"What I want to do in a relationship is something that's a function of the other person's want. I don't just do whatever they want, but if a partner doesn't like Valentine's Day, it doesn't give me a lot of joy to make her celebrate it," he says.
While talking with these people, I was struck by a couple of things. First of all, holidays for the polyamorous must get pretty expensive, if, for instance, Decker's buying three bouquets for V Day is anything like a widespread practice. It seems a good idea for anyone considering polyamory to set aside some savings first, or maybe wait until the ChristmasValentine's Day season is over. And second, as someone who can barely manage her sock drawer, I don't think I could handle the level of organization needed to maintain several relationships. And without the organization, says another anonymous polyamorist, B, jealousy problems (the biggest obstacles in poly relationships) are more likely to arise. I'm not sure I want to add day planner to the list of things I think of candles, flowers, scented oils when I imagine romance.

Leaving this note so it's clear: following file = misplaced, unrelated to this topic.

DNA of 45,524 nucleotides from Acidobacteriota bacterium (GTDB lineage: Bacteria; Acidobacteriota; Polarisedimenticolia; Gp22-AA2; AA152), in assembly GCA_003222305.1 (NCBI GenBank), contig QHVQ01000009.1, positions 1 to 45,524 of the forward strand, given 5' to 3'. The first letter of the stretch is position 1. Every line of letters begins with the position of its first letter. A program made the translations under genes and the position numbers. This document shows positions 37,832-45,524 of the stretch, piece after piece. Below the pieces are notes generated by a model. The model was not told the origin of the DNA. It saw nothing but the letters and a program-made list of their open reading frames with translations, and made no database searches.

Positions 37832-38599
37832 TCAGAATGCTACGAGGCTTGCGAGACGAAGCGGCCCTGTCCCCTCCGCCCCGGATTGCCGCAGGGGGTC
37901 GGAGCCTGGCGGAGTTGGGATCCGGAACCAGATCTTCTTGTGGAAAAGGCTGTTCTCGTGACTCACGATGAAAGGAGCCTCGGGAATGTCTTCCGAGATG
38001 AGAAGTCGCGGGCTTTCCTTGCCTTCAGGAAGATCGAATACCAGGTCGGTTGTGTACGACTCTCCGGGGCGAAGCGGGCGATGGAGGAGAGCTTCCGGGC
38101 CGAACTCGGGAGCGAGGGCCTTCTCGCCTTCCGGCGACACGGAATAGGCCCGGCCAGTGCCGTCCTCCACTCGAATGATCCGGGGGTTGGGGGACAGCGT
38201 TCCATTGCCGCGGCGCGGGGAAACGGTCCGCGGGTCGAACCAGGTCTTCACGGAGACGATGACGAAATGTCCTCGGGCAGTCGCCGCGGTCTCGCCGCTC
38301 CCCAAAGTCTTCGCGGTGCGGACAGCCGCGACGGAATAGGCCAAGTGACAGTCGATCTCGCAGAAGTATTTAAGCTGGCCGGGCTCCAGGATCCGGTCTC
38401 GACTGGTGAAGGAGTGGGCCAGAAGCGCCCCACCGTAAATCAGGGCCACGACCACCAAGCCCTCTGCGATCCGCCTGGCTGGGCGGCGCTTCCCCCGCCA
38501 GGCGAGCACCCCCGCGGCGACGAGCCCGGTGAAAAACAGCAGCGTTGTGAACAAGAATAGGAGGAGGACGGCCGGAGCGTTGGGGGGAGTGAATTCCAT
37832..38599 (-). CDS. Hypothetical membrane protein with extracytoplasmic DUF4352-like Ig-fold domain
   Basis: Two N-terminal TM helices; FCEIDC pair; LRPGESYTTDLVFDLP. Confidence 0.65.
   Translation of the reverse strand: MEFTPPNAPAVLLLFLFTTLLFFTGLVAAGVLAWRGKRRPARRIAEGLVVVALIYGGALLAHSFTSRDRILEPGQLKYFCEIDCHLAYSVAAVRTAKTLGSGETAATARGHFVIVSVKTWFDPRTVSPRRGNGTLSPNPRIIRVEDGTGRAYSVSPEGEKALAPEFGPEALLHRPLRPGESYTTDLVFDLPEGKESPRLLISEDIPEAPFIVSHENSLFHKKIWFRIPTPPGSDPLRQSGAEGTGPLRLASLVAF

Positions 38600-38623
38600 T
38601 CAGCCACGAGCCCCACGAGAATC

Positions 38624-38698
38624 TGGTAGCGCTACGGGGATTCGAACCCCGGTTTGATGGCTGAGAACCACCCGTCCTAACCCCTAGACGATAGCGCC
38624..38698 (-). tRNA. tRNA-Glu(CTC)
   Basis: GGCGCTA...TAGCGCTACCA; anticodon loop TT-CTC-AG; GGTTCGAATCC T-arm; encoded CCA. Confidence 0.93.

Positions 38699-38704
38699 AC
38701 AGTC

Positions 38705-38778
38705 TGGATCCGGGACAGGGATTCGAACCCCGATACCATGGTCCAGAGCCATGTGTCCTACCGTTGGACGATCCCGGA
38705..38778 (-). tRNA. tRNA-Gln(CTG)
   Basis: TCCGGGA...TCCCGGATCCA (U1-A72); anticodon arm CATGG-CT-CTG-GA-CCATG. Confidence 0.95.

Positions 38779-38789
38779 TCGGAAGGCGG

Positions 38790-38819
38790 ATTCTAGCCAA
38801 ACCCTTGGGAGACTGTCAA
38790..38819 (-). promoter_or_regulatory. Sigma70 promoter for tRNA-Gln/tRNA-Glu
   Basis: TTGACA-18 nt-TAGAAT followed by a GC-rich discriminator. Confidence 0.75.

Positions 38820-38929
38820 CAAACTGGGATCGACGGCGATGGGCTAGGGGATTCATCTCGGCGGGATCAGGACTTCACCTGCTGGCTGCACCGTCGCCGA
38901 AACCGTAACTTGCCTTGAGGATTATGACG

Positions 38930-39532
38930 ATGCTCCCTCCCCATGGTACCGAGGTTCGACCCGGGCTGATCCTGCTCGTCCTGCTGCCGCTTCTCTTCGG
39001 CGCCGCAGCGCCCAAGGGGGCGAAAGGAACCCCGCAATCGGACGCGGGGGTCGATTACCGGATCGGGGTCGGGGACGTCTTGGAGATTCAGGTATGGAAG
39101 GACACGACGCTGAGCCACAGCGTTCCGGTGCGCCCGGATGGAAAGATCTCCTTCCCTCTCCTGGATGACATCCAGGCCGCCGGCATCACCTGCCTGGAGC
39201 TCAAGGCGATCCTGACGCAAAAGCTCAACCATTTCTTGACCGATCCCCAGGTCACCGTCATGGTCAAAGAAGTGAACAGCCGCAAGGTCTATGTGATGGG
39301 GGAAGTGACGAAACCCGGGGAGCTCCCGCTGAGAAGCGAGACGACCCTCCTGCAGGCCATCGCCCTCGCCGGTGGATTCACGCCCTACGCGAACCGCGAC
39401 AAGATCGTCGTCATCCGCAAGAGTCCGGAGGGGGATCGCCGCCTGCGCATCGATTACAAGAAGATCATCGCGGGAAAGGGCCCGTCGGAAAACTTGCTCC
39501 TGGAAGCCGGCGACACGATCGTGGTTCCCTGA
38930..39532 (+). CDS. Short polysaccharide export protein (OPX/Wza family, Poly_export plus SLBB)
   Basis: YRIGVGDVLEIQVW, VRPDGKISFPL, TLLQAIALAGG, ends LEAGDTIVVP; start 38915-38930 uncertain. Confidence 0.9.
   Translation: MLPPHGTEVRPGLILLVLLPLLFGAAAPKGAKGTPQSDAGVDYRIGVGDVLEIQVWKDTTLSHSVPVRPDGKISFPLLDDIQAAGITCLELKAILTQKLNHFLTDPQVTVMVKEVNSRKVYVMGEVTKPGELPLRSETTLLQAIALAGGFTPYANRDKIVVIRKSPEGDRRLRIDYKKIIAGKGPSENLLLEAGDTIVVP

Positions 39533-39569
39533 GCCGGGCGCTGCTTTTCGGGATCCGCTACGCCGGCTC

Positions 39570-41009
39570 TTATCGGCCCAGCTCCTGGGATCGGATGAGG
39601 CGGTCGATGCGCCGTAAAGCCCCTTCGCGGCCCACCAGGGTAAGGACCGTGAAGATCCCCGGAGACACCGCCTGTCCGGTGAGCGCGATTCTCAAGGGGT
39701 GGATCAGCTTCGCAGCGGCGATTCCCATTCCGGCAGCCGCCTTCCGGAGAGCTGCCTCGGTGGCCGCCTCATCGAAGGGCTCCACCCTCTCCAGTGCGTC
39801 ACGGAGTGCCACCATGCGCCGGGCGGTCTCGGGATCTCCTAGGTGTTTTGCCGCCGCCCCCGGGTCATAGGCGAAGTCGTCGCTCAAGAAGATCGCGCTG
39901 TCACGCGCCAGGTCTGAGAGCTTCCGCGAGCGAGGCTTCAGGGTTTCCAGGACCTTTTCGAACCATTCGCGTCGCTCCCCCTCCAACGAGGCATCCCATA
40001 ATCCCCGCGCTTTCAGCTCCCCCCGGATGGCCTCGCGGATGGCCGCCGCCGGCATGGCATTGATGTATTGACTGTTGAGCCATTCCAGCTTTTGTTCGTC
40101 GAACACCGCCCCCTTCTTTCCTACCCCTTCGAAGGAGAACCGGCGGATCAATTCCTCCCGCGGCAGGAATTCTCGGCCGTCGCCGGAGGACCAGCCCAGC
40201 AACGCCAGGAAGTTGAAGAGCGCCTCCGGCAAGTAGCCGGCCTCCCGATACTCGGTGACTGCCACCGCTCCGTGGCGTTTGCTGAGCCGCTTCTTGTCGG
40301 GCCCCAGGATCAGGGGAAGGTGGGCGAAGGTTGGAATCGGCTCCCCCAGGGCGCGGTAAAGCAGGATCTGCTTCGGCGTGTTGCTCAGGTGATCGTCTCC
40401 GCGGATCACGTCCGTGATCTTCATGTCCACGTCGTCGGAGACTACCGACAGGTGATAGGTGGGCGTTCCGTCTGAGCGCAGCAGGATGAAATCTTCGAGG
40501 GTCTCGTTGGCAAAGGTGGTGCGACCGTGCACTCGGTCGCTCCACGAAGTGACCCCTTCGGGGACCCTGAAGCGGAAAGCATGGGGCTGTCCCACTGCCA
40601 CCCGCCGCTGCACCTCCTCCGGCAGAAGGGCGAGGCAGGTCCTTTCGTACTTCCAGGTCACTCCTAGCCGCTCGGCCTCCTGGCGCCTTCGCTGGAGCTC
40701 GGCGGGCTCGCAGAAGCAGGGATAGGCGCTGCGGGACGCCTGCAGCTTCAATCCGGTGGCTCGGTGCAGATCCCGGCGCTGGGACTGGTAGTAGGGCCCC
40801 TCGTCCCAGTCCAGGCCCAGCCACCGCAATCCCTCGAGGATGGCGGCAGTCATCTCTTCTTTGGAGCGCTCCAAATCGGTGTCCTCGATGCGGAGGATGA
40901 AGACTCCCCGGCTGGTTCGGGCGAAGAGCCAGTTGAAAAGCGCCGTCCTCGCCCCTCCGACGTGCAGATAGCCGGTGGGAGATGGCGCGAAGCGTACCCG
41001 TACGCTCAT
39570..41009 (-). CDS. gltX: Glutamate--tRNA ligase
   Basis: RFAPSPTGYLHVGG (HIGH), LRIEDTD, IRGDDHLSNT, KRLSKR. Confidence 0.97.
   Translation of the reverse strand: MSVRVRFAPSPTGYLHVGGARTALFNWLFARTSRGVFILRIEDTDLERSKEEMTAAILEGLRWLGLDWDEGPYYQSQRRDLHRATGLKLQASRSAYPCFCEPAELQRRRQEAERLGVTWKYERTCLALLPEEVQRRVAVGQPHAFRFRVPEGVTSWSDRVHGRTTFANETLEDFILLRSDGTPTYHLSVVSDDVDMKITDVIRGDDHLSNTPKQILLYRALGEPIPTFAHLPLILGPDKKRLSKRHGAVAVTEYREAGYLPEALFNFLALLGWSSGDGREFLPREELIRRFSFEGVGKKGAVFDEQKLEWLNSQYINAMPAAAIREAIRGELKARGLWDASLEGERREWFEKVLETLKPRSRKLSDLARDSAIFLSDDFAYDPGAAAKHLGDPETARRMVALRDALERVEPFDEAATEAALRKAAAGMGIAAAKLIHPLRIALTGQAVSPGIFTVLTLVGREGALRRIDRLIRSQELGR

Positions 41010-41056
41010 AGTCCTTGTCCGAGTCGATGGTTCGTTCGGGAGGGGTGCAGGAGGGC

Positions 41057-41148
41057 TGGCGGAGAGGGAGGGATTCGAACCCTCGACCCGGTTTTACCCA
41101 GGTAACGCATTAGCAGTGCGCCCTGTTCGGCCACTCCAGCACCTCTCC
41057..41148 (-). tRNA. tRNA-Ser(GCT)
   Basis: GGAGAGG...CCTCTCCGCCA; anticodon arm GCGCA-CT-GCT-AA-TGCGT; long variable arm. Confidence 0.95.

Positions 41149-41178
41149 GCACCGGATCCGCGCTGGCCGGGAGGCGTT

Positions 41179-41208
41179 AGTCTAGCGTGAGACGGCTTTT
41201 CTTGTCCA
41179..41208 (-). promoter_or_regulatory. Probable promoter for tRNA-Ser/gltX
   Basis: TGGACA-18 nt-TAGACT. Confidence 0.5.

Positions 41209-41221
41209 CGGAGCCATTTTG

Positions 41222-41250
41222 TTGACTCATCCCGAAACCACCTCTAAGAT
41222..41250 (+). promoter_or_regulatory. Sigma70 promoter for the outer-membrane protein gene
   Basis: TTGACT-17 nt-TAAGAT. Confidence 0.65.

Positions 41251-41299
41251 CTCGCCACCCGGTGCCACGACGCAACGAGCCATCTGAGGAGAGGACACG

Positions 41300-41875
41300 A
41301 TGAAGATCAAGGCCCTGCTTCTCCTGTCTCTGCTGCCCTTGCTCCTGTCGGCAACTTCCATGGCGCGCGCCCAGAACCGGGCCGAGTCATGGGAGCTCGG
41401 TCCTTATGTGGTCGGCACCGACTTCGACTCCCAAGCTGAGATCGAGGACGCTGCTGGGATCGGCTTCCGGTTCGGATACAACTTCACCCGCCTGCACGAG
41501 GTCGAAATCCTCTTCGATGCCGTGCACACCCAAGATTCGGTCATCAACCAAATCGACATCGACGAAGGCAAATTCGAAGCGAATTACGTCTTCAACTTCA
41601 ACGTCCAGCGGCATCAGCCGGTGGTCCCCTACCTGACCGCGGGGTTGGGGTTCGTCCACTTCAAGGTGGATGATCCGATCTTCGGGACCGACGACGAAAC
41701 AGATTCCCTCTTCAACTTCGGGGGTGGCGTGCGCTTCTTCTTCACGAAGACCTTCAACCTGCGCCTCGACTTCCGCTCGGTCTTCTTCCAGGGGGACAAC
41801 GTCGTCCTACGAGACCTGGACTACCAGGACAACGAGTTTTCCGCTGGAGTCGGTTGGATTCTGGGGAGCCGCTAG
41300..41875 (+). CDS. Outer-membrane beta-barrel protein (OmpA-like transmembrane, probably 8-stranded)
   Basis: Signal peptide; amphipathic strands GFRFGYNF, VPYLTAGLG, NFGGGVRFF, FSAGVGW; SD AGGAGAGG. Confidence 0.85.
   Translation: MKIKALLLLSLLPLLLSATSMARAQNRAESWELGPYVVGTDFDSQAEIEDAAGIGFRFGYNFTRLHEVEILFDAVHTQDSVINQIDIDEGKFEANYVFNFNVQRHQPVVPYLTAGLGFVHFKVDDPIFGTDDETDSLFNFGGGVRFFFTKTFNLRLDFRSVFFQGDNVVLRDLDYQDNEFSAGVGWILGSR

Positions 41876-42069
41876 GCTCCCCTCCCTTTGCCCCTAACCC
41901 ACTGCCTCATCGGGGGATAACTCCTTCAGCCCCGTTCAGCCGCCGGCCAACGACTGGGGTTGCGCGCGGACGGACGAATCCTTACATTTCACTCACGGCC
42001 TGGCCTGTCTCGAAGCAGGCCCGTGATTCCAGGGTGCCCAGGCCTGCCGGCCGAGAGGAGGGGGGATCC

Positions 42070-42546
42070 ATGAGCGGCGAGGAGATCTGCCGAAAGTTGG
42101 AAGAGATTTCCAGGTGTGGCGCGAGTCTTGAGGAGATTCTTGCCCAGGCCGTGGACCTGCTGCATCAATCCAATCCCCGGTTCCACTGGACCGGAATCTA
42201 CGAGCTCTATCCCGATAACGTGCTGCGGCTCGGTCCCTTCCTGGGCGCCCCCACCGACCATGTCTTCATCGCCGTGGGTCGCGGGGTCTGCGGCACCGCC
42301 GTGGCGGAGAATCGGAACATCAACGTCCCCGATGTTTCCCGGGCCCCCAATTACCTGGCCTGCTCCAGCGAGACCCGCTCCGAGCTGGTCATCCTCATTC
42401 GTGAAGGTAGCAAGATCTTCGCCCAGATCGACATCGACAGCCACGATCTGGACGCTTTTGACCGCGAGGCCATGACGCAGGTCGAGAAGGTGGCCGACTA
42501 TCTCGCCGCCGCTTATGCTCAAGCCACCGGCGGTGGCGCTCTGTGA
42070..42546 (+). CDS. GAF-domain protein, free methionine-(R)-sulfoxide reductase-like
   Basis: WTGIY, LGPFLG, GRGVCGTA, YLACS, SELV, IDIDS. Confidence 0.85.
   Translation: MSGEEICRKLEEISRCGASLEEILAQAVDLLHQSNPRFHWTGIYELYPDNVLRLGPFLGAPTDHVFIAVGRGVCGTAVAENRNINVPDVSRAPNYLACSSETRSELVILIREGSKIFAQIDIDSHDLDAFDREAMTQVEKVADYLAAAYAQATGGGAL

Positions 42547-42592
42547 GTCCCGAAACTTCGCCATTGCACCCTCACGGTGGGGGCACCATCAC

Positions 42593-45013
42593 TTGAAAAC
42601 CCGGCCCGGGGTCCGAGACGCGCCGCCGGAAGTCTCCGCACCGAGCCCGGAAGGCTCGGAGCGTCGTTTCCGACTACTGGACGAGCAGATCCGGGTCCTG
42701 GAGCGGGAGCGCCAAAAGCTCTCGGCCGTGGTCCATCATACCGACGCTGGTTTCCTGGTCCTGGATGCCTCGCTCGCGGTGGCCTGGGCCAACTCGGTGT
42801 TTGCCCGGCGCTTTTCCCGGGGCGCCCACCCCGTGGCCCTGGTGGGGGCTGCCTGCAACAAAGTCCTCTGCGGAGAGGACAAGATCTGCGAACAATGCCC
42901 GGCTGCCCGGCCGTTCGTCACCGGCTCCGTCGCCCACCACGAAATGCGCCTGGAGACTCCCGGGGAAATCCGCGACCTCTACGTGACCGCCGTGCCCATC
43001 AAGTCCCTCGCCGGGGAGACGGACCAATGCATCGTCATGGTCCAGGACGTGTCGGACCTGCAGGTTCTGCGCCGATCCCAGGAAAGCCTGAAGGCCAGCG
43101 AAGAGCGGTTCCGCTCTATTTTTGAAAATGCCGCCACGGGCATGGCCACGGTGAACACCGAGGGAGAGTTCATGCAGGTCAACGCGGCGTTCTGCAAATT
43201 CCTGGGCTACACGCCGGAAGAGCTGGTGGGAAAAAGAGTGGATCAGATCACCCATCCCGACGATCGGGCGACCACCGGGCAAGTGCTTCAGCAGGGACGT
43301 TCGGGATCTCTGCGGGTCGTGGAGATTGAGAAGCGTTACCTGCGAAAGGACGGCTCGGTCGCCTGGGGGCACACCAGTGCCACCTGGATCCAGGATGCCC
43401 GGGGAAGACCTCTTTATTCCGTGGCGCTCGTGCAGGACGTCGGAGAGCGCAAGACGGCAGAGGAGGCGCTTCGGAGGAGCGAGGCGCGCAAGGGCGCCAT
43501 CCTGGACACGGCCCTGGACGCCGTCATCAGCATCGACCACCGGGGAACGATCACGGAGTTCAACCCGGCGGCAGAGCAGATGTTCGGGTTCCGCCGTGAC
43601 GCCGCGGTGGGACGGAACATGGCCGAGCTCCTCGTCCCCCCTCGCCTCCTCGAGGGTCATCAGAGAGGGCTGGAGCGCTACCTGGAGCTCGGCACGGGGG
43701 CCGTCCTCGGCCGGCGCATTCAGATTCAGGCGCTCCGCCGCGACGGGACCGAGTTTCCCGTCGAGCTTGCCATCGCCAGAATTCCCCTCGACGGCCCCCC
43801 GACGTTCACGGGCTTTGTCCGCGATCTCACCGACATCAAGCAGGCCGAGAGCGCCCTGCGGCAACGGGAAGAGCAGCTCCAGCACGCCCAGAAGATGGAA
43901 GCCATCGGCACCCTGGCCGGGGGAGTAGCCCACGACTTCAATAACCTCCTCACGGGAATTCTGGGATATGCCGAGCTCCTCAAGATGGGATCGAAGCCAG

This Valentine's Day, I think I will use my meager time-management skills to plan a simple holiday evening for me and myself: watching the original Star Trek series on DVD before falling asleep in front of the TV. No PalmPilot required.